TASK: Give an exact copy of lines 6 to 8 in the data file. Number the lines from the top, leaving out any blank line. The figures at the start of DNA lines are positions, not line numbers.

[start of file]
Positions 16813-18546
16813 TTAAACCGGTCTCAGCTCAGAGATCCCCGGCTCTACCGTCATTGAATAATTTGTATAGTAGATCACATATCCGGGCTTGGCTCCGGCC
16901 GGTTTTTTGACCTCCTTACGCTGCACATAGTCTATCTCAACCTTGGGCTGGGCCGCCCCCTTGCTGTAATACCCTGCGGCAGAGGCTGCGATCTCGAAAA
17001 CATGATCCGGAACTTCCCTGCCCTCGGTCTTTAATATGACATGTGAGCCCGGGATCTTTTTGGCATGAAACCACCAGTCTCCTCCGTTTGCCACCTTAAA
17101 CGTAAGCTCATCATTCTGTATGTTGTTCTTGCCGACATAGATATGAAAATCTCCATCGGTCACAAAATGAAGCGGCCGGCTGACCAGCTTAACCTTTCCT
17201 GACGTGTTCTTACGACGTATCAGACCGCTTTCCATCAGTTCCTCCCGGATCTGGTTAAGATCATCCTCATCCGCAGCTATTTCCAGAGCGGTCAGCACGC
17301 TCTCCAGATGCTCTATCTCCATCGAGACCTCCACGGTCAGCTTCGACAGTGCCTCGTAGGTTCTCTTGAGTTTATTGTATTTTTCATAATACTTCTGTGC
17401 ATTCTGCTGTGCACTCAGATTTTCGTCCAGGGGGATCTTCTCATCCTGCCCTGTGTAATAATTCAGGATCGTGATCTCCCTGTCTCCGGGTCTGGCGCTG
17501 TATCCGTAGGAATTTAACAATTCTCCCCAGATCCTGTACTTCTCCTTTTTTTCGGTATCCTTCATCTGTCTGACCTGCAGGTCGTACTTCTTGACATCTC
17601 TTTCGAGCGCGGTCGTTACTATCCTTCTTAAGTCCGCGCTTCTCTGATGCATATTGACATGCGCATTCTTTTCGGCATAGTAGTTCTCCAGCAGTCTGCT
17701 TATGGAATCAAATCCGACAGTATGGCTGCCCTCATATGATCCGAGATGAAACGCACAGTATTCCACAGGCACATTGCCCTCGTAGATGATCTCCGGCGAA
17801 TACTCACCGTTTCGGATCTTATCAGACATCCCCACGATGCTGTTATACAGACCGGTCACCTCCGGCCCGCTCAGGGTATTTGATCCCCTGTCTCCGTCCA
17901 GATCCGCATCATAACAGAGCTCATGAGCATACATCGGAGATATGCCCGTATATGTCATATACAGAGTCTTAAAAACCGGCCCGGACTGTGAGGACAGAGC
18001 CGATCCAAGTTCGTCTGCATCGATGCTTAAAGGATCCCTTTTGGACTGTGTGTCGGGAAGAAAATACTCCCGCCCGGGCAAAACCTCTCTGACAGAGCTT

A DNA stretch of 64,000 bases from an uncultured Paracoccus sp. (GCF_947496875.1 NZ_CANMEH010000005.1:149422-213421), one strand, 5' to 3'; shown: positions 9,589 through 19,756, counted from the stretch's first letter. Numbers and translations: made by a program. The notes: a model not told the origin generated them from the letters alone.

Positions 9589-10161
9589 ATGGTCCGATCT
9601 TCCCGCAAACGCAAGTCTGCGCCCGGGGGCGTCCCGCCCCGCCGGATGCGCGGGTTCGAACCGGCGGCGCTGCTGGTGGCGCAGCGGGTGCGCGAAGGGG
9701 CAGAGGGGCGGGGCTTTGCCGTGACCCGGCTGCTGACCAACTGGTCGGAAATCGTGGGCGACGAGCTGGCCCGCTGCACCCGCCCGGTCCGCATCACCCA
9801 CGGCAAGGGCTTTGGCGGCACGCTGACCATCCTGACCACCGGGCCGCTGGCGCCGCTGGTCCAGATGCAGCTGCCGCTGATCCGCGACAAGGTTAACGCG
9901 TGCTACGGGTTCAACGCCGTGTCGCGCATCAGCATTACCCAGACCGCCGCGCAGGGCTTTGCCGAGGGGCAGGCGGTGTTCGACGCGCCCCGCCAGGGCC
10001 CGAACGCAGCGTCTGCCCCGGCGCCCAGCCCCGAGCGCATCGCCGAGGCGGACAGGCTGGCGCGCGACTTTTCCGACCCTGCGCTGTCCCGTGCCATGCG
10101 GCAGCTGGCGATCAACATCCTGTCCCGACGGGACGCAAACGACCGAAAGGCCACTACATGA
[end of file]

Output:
17201 GACGTGTTCTTACGACGTATCAGACCGCTTTCCATCAGTTCCTCCCGGATCTGGTTAAGATCATCCTCATCCGCAGCTATTTCCAGAGCGGTCAGCACGC
17301 TCTCCAGATGCTCTATCTCCATCGAGACCTCCACGGTCAGCTTCGACAGTGCCTCGTAGGTTCTCTTGAGTTTATTGTATTTTTCATAATACTTCTGTGC
17401 ATTCTGCTGTGCACTCAGATTTTCGTCCAGGGGGATCTTCTCATCCTGCCCTGTGTAATAATTCAGGATCGTGATCTCCCTGTCTCCGGGTCTGGCGCTG